formally decline to vote either for or against a proposal or motion. In parliamentary procedure, even though a trustee is present, he or she does not vote on a motion. A trustee is obliged to abstain if he or she has a direct personal interest in the matter which amounts to a conflict of interest. An abstention will have the same effect as a “no” vote if the vote requires a majority or two thirds of the members present.
In parliamentary procedure, a motion to amend is used to modify another motion. An amendment itself can be amended. This is a basic rule of Robert’s Rules of Order.
is a maneuver used in parliamentary procedure to get board members to vote, particularly as a way to shut down long-winded speakers. It should be a rare occurrence. Key points about calling the question include that a member must have the floor to make a motion, it must be seconded, and this motion cannot be discussed or debated.
allows boards to approve routine procedures and items that have unanimous consent without discussion or individual motions. (See Robert’s Rules of Order)
a closed discussion by board members Boards must make a motion to go into executive session, and it needs a second and a majority vote to adopt. All nonmembers must leave the room until the board again votes to end the executive session. Minutes (a record only of actions taken, not discussion that occurred) may be taken, but they are not reported. Executive sessions are a useful tool to discuss personal and personnel matters among other sensitive topics.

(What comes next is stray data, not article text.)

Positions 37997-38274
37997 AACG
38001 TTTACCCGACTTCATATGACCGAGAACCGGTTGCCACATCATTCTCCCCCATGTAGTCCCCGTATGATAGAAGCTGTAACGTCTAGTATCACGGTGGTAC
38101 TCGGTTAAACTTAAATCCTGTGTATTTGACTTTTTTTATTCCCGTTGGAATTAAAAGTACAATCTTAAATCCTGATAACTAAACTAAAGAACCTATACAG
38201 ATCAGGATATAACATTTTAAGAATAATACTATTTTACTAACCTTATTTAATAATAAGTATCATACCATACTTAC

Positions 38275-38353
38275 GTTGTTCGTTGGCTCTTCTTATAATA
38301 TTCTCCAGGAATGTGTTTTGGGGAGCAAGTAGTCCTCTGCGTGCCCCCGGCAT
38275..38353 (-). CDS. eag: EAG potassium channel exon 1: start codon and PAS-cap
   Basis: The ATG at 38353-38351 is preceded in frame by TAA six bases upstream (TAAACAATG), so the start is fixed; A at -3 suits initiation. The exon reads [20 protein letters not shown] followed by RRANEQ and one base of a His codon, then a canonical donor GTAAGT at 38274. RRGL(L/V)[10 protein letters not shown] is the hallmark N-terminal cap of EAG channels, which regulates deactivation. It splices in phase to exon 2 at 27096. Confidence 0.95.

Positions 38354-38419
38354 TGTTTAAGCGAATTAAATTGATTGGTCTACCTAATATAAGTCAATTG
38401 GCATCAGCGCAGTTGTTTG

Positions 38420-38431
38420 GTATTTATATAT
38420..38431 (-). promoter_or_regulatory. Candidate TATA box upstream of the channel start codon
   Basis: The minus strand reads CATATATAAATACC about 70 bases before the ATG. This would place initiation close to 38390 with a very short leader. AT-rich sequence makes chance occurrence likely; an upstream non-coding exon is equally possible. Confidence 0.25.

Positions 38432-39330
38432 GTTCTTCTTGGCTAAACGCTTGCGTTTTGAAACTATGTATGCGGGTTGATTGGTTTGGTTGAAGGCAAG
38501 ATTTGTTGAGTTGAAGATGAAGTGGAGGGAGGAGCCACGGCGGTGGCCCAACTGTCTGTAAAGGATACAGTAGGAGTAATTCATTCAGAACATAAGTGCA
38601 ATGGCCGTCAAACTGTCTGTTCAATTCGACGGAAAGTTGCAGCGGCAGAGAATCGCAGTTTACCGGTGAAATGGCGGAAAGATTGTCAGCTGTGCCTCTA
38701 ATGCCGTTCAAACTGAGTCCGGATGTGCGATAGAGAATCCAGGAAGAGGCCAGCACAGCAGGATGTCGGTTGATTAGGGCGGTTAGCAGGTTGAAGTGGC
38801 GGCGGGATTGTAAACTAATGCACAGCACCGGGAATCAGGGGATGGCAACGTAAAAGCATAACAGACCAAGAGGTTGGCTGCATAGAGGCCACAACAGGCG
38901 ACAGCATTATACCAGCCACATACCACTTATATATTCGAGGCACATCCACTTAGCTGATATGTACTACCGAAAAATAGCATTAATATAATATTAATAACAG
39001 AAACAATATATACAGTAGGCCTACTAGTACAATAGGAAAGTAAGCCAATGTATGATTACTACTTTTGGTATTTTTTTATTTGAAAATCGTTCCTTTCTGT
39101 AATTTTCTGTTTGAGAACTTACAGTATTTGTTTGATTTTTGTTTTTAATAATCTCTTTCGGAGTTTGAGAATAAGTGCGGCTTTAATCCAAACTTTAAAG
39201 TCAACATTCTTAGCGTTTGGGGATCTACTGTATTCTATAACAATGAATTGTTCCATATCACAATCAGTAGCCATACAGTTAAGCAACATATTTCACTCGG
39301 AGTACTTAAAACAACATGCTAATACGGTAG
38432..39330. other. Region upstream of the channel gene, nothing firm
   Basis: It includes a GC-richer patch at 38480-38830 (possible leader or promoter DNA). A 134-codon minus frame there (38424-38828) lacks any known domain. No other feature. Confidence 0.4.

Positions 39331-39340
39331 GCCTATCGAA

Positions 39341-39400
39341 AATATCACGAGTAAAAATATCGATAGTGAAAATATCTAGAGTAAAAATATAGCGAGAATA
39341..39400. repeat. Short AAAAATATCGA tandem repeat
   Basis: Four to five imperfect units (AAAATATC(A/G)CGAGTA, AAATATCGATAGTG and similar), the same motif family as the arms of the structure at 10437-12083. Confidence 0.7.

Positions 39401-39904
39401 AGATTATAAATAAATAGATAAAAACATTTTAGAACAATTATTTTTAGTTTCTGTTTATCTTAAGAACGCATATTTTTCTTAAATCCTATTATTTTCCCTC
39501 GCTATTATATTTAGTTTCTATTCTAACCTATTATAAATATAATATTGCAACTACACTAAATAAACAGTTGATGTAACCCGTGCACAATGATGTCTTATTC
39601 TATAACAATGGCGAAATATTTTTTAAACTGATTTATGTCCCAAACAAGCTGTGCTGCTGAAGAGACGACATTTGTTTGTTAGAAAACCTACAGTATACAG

is the standard set of rules for parliamentary procedure first published in 1876 to run orderly meetings with maximum fairness to all members. There is an official Robert’s Rules of Order website that provides up-to-date current versions. There is also a Robert's Rules Cheat Sheet available online.
a permanent committee that meets regularly; usually budget and finance committees are generally standing committees.